Why do British royals wear mourning jewellery? The historical significance of pearls
Diana, Princess of Wales wore a necklace with a single white pearl at the funeral of Princess Grace of Monaco in 1982. Getty
As the mourning for Queen Elizabeth II continues, members of the British royal family, politicians and diplomats have been seen wearing strings of pearls with their sombre, all-black looks.
The decision is not a coincidence. It is commonly known that wearing black is seen as a mark of respect, as too is the wearing of pearls, in a tradition that dates back to Queen Victoria.
When Queen Victoria's husband Prince Albert died in 1861, she was so overwhelmed by grief, she wore all black for the rest of her life, a period that spanned almost 40 years. Her head-to-toe black ensembles were broken only by the occasional piece of jewellery. Most of it was black, or colourless, but Queen Victoria also wore white pearls, as they were considered to denote purity and tears.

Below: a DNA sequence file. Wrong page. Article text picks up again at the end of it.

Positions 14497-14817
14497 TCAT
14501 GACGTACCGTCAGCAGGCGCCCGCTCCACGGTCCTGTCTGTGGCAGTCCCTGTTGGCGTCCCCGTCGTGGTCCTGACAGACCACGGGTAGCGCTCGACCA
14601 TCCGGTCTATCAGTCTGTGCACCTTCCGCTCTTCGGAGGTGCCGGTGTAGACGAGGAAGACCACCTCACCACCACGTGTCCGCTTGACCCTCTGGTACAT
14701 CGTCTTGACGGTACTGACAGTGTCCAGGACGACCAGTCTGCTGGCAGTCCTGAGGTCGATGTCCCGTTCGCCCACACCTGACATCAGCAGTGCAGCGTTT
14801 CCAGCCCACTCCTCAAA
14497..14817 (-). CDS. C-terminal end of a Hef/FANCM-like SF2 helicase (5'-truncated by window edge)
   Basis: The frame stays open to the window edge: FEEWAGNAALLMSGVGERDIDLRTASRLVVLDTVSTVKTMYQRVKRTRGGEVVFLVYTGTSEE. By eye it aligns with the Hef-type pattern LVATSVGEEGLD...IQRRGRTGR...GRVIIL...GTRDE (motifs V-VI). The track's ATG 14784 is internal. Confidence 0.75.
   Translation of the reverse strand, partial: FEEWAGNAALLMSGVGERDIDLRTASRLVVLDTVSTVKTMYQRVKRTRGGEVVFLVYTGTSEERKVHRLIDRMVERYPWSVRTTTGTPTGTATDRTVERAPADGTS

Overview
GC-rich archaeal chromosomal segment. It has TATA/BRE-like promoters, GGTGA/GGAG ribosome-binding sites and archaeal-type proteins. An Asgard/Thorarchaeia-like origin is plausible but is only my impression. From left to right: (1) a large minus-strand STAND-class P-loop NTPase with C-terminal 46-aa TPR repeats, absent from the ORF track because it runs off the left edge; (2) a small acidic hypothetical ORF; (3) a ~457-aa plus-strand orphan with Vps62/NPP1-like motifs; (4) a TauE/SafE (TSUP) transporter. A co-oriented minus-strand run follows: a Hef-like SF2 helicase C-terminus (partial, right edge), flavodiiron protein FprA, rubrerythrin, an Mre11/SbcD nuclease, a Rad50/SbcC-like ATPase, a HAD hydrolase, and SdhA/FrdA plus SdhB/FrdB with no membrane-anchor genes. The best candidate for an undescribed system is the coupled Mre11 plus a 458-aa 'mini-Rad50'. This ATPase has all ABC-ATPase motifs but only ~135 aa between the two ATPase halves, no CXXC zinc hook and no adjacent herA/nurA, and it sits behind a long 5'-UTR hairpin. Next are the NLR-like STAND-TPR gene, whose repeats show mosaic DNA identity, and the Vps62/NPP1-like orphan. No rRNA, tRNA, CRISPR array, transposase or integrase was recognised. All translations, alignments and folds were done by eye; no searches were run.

To mourn the loss of both her daughter Princess Alice in 1878, as well as Prince Albert, Queen Victoria wore brooches made with their initials, and a jet-black pendant set with a single, white pearl, establishing a tradition that has lasted until the present day.
Following the recent death of Queen Elizabeth, the tradition is being continued. When the new Queen Consort Camilla attended the Accession Council ceremony, where her husband was formally declared King Charles III, she wore a necklace with four rows of white pearls, with a round diamond clasp.
Article source: https://www.thenationalnews.com/lifestyle/fashion/2022/09/12/mourning-jewellery-the-historical-significance-of-british-royals-wearing-pearls/